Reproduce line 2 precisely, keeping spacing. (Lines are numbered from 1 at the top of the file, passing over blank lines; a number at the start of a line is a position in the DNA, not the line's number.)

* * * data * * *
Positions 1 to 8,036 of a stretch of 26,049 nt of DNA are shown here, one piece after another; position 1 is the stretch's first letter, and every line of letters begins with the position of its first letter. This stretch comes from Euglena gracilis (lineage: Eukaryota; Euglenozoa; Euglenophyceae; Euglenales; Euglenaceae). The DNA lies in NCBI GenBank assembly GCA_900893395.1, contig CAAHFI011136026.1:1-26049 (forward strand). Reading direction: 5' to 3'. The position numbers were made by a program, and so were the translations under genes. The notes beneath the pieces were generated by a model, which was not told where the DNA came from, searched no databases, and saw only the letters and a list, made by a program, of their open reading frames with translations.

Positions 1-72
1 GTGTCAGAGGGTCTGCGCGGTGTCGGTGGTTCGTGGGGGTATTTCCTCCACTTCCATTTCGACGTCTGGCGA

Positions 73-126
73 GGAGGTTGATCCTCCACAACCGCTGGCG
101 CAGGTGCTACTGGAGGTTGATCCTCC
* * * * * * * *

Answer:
Positions 1-72